Posted by: 3pomjaeger3 | 13 August 2013

12 August: Mephitis!


Three of the seven Magnificent Frigatebirds at sunrise.

No, the title is not about religion.  It’s about something black-and-white.

Today was a hotter, not-as birdy day as compared to yesterday, with the wind out of the south or southwest; light to very light in the morning and brisk in the mid-afternoon — not the best of conditions for southbound migration.  Unless you’re a swallow.  Barn Swallow ruled the day, with a nearly continuous westbound flight past the tower that started before sunrise and kept going after I departed, except for an hour-or-so hiatus in the early afternoon, with the 492 counted probably indicating. 1000 or more passed considering that I am not paid to count swallows.  Cliff Swallow tried to give the Barns a run for their money, but despite a mid-morning surge when the species was the dominant swallow, their finish was execrable; today’s total just 184.  Throw in a smattering of Purple Martins (24), two each of Northern Rough-winged and Cave, and a single Bank Swallow, and you’ve got a six-swallow day, with virtually all swallows following the lead of the Barn Swallows in heading west.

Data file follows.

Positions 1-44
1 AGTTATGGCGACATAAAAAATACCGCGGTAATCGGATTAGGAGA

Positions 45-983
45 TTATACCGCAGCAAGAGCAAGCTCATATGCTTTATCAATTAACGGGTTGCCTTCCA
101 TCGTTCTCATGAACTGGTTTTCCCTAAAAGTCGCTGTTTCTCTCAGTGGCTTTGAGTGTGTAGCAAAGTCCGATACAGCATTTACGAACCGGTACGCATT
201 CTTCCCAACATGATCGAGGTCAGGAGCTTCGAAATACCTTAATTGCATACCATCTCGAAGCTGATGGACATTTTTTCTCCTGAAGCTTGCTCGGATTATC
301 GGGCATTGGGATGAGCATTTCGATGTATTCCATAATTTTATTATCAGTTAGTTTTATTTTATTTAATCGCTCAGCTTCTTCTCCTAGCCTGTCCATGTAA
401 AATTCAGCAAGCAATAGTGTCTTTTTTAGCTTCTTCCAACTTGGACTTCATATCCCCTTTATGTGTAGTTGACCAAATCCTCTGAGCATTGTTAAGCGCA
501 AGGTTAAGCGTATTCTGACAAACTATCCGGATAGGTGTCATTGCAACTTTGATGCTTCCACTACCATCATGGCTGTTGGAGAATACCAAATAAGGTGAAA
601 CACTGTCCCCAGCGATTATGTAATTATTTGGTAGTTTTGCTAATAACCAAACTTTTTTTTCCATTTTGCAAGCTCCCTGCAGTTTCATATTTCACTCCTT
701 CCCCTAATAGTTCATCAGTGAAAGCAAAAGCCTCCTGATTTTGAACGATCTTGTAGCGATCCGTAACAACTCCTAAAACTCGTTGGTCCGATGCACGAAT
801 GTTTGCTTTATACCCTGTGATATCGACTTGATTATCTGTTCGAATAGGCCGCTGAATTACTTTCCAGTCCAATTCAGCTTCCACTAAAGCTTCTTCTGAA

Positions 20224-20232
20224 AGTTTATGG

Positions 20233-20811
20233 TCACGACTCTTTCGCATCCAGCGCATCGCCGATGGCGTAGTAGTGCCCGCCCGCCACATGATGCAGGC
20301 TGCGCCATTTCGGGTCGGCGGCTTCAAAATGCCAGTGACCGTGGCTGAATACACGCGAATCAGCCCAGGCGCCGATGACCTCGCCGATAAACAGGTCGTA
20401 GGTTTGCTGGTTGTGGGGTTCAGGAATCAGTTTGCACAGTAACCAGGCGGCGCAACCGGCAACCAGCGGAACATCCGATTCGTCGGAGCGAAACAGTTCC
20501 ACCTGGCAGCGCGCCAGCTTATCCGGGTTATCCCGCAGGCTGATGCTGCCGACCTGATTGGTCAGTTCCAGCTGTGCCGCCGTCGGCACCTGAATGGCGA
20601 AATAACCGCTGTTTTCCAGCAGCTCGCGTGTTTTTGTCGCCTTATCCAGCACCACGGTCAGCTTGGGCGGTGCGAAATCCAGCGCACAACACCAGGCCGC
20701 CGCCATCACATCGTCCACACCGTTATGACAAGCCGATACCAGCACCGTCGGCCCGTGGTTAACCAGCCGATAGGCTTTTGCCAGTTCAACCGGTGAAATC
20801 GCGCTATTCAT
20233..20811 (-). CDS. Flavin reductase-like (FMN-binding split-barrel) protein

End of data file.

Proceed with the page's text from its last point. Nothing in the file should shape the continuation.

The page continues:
Bird of the Day:  Unfortunately, it/they occurred at my arrival (so the entire day was anti-climactic?) — seven Magnificent Frigatebirds (3 adult and near-adult males, one adult female, one first-year bird, and two of uncertain age and sex) drifted west past the tower on their way to hunting grounds in the Bay north and west of Smith Point.  Interestingly, last night near dusk, I counted 15 frigatebirds coming out of that Bay, presumably to roost for the night on their island out there.

Blue-gray Gnatcatcher tally:  71

Other beasts of interest:  Two heard-but-not-seen Upland Sandpipers, with one heard three times as it winged its way south and out over the Bay, but I couldn’t find it!  At least nine Black-bellied Whistling-Ducks — visible from the tower — perched on the wires near the turnoff to the Abshier WMA.  Interestingly, I have not heard the Great Horned Owls during the day on either of my days this season, unlike the situation for the first month or more after my arrival last year, when you couldn’t get them to shut up!

Today’s eBird checklist

Raptors not counted:  The three juvenile Broad-winged Hawks, the two juvenile Cooper’s Hawks, a single juvenile each of Red-shouldered and Red-tailed hawks, and the same adult light-morph Swainson’s Hawk that I saw yesterday.

Raptors counted:  You might know that ‘Mephitis’ is the genus of a black-and-white mammal that, one might say, ate my lunch today.  Here’s for a cloudier tomorrow.


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